People are usually surprised to find out that I’m divorced.

Most people’s first reaction is to say “Oh my God! How old are you?! You’re not old enough to be divorced!” which is weird, since I am divorced. What is the minimum age requirement for divorce?

I also get a lot of “Wow! What happened?!” Um, well, in short, my ex husband said “I want a divorce” and so now we aren’t married anymore. The long version of that story requires you to buy me a drink at a cocktail bar and listen to me talk for a long time.

When I got married, I thought it was the next logical step in my life. Graduation, check. Dating a guy for three years, check. Buy a house, check. Buy a car, check. It all seemed to fit. It’s like I was playing with Barbies in my Barbie Mansion in my bedroom when I was six. I was completely blind to the fact that my ex husband was kind of a big ass hat and that I wasn’t a good person when I was with him. I was unhappy most of the time and alienated from my support system. I learned so much from my divorce about people, good and bad, and honestly, I think I now have the best group of people in my life that I could ever ask for because of the lessons I learned during that time in my life.

All of us know people who suck the life out of us. That friend that only texts when they need something from you. That guy you obsess over who occasionally talks to you and you think you’ll get married but really you’re just waisting your time and energy on making nothing happen. The relative who is constantly getting into drama and sucking you down with them. That person you went to high school with and now you have totally different opinions on being a good person but you can’t bring yourself to delete them from your Facebook because you were such good friends once.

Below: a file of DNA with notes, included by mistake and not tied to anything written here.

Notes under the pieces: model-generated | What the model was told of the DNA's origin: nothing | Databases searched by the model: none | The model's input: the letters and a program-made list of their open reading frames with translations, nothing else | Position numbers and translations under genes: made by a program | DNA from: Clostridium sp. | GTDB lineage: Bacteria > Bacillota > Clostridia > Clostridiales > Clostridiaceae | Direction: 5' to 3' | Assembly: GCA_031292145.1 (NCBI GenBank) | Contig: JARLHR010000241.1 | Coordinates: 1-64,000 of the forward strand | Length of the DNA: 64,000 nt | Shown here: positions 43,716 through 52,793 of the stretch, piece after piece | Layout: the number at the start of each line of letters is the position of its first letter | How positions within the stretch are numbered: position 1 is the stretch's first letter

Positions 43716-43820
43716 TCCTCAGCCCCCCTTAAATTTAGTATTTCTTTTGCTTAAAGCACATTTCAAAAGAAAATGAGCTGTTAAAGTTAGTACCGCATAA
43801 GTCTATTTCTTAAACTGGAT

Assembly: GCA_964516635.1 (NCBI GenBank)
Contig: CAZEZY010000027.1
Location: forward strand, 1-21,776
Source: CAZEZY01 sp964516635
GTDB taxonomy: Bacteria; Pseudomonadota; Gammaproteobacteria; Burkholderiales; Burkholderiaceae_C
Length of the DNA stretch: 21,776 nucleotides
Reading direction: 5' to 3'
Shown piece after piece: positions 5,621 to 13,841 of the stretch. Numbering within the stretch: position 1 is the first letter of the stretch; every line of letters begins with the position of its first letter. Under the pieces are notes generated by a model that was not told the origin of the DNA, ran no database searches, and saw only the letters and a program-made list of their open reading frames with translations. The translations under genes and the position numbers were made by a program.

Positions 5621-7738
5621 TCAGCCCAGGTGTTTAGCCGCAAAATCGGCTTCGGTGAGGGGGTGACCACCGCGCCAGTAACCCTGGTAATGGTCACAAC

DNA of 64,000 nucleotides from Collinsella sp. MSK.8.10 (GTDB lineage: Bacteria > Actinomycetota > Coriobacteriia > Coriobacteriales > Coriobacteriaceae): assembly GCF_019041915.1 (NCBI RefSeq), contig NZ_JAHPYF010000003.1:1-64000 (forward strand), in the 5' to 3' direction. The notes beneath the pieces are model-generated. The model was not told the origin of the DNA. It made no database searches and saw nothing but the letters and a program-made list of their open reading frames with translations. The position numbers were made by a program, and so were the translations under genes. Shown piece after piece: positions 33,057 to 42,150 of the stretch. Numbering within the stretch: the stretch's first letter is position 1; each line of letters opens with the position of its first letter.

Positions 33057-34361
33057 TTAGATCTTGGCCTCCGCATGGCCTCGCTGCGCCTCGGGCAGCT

Let me tell you what I learned in my divorce.

Hit unfriend.

There’s a really great book that my friend Melissa told me about called “The Life-Changing Magic of Not Giving a F**K: How to Stop Spending Time You Don’t Have with People You Don’t Like Doing Things You Don’t Want to Do (A No F*cks Given Guide)” by Sarah Knight. You can click that link to buy the book and change your life. The title is pretty self explanatory, but she basically equates f*cks (or what you care about) to money. You have so many f*cks to spend in one day. You can spend your f*cks however you want, but if you only have 20 f*cks in one day, why would you spend them on anything less than stuff you really love?

Sometimes we have to do stuff we don’t want to do. That’s basically what adulting boils down to way too often. But we can prioritize our lives to be sure that the things we really care about get put first. That way, at the end of the day, if you’ve run out of f*cks to give, you don’t have to feel guilty about not taking out the trash or going to the gym. You can do those things on a day when you have more f*cks than you did today.

For me, I was giving way too many f*cks about what people thought about me. This really hit home when I told everyone that I was getting divorced. For the most part, everyone was super chill about it and very supportive. But there were those people who were very judgmental, rude, and down right ignorant. I was hurting so much during that time and the last thing I needed was someone telling me that I needed to go be the wife I signed up to be or God was going to punish me. Really?! How is that helpful?